As I was making this, and putting the plums on the clunky looking circle of dough in a not-so-pretty and symmetrical way, all I kept thinking to myself was “God I’m going to need to make another one this weekend so I can actually get decent pictures.” Especially considering how the bread looked rising around what seemed a highly meager amount of plum topping in the oven, but after a bit of cooling it fell and the shapes conformed to eachother. Low and behold, the little guy actually ended up surprisingly nice; good browning, decent rise, and the plums ended up not looking as bad as imagined, especially with the powdered sugar on top (don’t you love it when that sort of situation happens?). Obviously still not as good as others, next time I gotta learn to either lay them all on the side to fan out or tuck their corners underneath each other, but pretty enough to eat. And it still tasted good; the “bread” ended up like a barely sweet, softer focaccia, a great support for the mildly flavored cooked plums. Though I don’t have the experience to compare them to an actual damson, sticking with the basic red and black nonetheless yielded an acceptable dessert (and I turned the leftover dough and plums into a streudel! Yum!); especially with fruit sauce.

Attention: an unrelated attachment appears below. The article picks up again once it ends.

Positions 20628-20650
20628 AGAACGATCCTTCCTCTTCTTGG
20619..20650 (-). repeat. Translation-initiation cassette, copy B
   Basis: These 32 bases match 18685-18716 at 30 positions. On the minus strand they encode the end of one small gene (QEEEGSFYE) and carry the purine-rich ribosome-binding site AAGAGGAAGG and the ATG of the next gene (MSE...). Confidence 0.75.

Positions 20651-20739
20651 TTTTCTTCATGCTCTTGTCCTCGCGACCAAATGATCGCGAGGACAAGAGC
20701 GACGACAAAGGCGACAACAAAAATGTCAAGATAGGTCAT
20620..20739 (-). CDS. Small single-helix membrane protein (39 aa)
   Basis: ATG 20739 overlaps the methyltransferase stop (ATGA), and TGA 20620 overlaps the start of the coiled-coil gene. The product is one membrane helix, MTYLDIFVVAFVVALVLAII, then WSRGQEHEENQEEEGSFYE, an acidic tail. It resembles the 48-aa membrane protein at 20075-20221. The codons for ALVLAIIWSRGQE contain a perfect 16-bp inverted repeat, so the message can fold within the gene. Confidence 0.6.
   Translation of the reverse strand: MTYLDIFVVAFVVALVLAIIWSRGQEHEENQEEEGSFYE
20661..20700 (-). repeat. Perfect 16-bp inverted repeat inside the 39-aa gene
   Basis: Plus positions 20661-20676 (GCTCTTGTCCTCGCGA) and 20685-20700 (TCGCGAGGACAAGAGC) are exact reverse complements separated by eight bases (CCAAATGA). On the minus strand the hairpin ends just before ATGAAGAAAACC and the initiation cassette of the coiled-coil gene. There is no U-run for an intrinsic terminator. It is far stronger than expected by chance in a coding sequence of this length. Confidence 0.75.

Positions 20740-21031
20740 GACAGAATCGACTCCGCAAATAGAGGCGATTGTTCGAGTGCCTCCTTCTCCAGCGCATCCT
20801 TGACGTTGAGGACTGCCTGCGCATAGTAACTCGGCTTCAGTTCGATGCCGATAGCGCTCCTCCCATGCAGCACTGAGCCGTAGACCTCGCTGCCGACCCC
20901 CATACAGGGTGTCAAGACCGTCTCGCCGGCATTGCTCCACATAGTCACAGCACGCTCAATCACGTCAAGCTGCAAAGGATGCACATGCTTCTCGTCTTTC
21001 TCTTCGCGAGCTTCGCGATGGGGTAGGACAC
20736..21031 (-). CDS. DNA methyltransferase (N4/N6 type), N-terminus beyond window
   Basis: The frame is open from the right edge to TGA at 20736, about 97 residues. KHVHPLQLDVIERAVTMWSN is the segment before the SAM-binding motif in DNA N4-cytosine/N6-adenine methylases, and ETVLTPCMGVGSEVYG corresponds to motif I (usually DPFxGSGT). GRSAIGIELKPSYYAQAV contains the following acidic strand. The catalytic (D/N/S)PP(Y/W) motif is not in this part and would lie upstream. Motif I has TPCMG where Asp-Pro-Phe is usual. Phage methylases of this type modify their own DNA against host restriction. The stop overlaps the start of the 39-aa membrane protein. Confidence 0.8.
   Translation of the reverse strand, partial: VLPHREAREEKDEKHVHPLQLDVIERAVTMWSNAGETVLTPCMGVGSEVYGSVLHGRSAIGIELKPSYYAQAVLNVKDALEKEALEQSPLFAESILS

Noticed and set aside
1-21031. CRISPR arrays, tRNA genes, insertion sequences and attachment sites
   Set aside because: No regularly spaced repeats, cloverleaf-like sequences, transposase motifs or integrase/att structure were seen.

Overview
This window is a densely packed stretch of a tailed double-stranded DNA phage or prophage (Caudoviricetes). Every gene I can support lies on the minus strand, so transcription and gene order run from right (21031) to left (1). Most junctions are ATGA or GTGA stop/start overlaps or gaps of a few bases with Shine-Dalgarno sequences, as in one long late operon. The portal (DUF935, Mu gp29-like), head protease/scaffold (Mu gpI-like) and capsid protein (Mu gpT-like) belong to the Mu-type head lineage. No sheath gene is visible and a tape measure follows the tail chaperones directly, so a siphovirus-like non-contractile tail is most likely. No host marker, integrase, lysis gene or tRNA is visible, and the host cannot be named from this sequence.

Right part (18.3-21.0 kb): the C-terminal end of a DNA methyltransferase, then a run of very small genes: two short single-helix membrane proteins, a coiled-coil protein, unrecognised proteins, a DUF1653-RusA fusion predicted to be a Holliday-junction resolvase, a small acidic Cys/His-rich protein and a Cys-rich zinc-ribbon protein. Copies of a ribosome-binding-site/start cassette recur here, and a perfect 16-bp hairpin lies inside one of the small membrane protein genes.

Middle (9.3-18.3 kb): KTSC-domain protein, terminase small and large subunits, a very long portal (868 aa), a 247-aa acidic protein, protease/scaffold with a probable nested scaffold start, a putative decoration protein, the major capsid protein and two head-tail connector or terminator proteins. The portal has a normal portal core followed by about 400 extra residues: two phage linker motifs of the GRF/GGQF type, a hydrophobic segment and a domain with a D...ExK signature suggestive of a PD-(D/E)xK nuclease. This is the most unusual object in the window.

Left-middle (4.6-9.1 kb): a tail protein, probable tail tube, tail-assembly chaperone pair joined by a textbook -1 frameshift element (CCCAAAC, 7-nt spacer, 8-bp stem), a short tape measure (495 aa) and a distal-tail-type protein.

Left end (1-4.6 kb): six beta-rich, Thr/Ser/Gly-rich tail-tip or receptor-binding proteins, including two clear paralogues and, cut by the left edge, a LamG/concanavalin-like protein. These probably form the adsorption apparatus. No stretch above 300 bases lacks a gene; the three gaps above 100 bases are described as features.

What better drink to consume with Damson (or other) plums than the traditional distilled spirit made from the fruit itself, Slivovitz? Or really any other Plum Brandy one can find (they go by many names). Of course it doesn’t have to be the same stone fruit; a chilled glass of any stone fruit liqueur, such as Apricot or Peach, would harmonize beautifully. In fact, the perfumed notes of roasted almonds and nuts in Amarretto complement the flesh of any stone fruit in a delicious fashion, especially when also bringing in the toasted aromas of the bread. Disaronno’s a great choice, as (for those unaware) it’s not actually made from almonds, but apricot pits, thus if one tasted it pure and as-is they can detect hints from both worlds, ripe fruity flesh and nougat-y marzipan.
Going on this tangent of stone fruit more, I’ve found plenty of nicely sweet, yummy beers flavored with apricots and peaches; so far they haven’t been the “oh my god best refined and depth of quality” high priced beers that are amazing to contemplate over, but to drink alongside a bowl of simple bready plum tart-thingy and ice cream? Not too damn bad.
And I should finish with at least one wine suggestion. Currently I’m feeling a German Riesling, something of the Auslese, Beerenauslese, or Eiswein category (not the really cheap or heavy ones though). They can bring in a nice sweetness, still great acid for cutting through any creamy accompaniment, and the flavors of white peaches and similar stone fruit are common detected along their tasting notes. A bit of botrytis in the palette, too, could bring a fun wildness to the party, remind us of the fruit still growing on the trees, surrounded by earth, leaves and the floating yeasts in the air.